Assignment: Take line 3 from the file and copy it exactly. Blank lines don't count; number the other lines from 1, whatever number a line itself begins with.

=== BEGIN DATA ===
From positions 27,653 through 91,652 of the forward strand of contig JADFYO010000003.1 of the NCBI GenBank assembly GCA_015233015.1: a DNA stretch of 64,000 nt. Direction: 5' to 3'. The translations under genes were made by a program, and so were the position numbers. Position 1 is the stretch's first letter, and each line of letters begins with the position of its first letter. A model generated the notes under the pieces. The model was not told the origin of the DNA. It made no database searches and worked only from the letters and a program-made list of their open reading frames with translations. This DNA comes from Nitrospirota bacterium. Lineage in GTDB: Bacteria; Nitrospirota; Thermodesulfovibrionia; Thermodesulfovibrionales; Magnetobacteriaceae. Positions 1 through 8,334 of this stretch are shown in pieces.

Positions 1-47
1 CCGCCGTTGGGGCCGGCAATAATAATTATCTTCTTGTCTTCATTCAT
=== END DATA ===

1 CCGCCGTTGGGGCCGGCAATAATAATTATCTTCTTGTCTTCATTCAT